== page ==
Answering the quitting question

  28th May 2019       Philippa Samuel
 Employment, Accounting & Finance, Engineering, Science & Space, Executive Search, Human Resources, IT & Software Solutions, Office & Commercial, Recruitment

There could be many different reasons for why you left your last job or employer and when looking for a new opportunity, you need to be prepared when it comes to answering the quitting questions. In an interview, you need to be able to articulate those reasons well without digging yourself into a hole, sounding bitter or disloyal.

All about perspective

Whether you were fired, made redundant or are planning on quitting your job, don’t let the negatives become the focus. Explain the benefits of what happened or why you want to leave. If you felt like you couldn’t grow any more in the job you were or are in, emphasise how you feel the job you’re applying for would give you those growth opportunities. If you were made redundant, hopefully it wasn’t because of any fault of your own. Talk about how you and your boss still have a good relationship (maybe they’re even one of your references!) if that is the case. There are plenty of negative reasons for quitting a job, but you don’t necessarily want to air all of those. Instead, find the positives and draw their focus there.

Be honest, not comprehensive

They don’t need to know every frustration. Be tactful and succinct. Express why you left, but again, don’t be very negative about it. Industries can be interconnected, so you never know if the interviewer knows your previous boss in some capacity. Plus, if you indulge in complaining about your other workplace to the interviewer of this new job, they’ll probably wonder how long it will be until you’re complaining at your new job.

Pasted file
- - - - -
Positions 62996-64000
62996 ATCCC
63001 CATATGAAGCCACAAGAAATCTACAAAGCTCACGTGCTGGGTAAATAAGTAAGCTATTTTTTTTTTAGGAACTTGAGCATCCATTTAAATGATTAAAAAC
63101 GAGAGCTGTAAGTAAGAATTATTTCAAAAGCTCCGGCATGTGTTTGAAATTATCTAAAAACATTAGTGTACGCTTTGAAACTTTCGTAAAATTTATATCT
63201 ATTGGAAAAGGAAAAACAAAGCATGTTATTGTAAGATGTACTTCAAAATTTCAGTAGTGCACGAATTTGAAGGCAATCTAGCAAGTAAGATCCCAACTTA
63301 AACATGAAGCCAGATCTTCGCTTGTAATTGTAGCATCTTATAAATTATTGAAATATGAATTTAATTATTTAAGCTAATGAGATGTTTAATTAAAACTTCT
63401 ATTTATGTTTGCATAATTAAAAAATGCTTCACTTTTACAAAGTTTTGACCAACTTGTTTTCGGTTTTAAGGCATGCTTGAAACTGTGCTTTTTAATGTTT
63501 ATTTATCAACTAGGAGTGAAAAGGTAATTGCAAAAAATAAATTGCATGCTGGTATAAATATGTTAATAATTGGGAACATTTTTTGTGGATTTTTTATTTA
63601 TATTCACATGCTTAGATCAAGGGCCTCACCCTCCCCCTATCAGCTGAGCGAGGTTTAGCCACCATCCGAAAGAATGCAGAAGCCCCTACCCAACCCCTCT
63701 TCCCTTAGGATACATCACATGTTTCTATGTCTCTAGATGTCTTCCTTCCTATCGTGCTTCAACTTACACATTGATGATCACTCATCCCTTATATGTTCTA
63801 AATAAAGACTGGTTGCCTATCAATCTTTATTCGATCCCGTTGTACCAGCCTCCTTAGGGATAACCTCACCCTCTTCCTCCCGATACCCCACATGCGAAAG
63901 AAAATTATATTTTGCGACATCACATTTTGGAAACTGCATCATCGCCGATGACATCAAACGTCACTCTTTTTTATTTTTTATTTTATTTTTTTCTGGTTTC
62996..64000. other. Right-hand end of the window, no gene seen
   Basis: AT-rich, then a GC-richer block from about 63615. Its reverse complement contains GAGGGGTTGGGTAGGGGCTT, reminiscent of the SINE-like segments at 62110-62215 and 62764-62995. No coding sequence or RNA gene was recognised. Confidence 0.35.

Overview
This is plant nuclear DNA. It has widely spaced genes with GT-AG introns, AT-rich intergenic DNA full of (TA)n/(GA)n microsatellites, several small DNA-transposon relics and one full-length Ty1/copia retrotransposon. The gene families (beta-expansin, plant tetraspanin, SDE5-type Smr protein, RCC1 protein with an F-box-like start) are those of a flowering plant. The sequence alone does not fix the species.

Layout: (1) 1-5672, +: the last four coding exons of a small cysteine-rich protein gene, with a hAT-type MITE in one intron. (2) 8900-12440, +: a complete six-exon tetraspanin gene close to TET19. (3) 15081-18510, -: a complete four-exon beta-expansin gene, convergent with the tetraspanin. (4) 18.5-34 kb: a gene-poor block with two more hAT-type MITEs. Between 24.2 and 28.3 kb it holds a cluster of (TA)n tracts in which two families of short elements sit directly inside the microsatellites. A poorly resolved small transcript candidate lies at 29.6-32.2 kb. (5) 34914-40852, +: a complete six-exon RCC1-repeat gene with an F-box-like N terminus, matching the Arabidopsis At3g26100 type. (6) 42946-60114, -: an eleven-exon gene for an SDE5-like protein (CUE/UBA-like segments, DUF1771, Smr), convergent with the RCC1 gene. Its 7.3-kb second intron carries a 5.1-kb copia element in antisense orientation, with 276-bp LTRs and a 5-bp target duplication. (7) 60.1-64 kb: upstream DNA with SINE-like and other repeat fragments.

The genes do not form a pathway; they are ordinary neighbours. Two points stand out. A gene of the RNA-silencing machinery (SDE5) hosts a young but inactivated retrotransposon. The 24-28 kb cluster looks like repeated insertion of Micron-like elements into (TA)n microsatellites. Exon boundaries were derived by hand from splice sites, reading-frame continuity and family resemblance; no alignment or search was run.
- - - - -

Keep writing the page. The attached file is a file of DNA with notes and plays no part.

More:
Practice giving a to-the-point answer as to why you’re making this change. Don’t give in to the temptation to complain or point fingers at your workplace.

Consider your response

Think ahead about the reasons why you’re quitting/have already quit your job? A few could be: you got burnt out, you had to take care of a sick family member or just needed to spend more time with family, the job you’re currently applying for was just such a good opportunity, or you needed room to grow/a change. All of these are acceptable answers and are much better than just saying, “I hated my job and wanted to leave”. Your next employer wants you to be honest with them, but how you phrase your responses will help them to see the validity of your choice.

How you present yourself and your position can be a huge factor in getting a job in today’s competitive market. Being able to articulate why you left/are leaving a job in a way that shows respect for your previous employer is a positive trait. But always show excitement for the opportunity and challenge ahead. With some practice and forethought, you can effectively answer the quitting question.

Philippa Samuel

Senior Recruitment Consultant

Philippa has many years recruitment experience in both “Permanent” and “Temp/Interim” recruitment consultant roles across a range of sectors. With a fantastic reputation for excellent customer service, her current role is focussed on identifying, and working with, top quality Temporary and Interim finance staff for our clients throughout the Dorset …

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